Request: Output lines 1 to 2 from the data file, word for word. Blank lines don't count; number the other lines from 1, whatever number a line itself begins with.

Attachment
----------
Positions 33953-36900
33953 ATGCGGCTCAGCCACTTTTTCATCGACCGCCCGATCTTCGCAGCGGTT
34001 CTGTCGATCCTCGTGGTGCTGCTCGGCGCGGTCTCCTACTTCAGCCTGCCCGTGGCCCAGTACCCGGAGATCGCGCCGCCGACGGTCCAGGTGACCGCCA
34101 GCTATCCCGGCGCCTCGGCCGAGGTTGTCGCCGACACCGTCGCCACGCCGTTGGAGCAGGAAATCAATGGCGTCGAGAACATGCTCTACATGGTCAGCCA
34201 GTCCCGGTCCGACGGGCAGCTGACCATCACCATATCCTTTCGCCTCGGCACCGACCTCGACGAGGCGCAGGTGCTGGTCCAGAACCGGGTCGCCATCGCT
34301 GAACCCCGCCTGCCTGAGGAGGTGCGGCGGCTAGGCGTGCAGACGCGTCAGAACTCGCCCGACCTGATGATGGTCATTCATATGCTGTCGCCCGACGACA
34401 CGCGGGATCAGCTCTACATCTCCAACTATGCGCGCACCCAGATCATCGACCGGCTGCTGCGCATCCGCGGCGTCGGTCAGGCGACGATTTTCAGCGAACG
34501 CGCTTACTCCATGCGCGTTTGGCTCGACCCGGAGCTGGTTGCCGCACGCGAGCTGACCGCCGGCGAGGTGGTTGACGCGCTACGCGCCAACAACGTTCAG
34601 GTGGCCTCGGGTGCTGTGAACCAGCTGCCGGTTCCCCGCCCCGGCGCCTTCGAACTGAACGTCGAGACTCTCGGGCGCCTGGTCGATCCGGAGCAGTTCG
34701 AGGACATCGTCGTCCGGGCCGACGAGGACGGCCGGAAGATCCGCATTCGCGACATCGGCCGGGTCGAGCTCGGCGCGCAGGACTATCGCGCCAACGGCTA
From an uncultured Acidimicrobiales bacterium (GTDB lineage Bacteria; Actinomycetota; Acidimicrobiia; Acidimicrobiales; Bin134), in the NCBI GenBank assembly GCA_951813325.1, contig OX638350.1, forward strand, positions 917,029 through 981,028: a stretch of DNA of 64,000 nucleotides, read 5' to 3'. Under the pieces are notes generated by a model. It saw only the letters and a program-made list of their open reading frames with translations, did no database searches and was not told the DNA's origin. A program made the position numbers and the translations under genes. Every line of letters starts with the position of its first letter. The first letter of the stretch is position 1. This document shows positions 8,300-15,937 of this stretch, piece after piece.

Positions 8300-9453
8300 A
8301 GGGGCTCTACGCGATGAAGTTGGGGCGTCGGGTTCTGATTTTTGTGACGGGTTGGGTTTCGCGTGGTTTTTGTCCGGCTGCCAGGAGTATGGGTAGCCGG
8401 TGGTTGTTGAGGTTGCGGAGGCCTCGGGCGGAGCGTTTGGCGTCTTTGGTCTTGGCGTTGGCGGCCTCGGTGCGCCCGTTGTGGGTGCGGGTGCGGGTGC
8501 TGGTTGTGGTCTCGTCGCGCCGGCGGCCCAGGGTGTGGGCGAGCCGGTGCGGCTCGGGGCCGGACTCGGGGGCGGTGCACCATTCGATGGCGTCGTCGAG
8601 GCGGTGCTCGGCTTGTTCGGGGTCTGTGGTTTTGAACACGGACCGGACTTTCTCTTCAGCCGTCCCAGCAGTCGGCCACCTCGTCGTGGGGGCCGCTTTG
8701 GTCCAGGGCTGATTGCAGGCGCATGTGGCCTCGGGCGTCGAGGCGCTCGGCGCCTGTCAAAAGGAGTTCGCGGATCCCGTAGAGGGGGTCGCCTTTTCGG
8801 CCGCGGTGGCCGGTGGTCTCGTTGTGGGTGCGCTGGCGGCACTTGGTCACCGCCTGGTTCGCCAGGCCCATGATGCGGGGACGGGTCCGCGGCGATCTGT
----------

Positions 33953-36900
33953 ATGCGGCTCAGCCACTTTTTCATCGACCGCCCGATCTTCGCAGCGGTT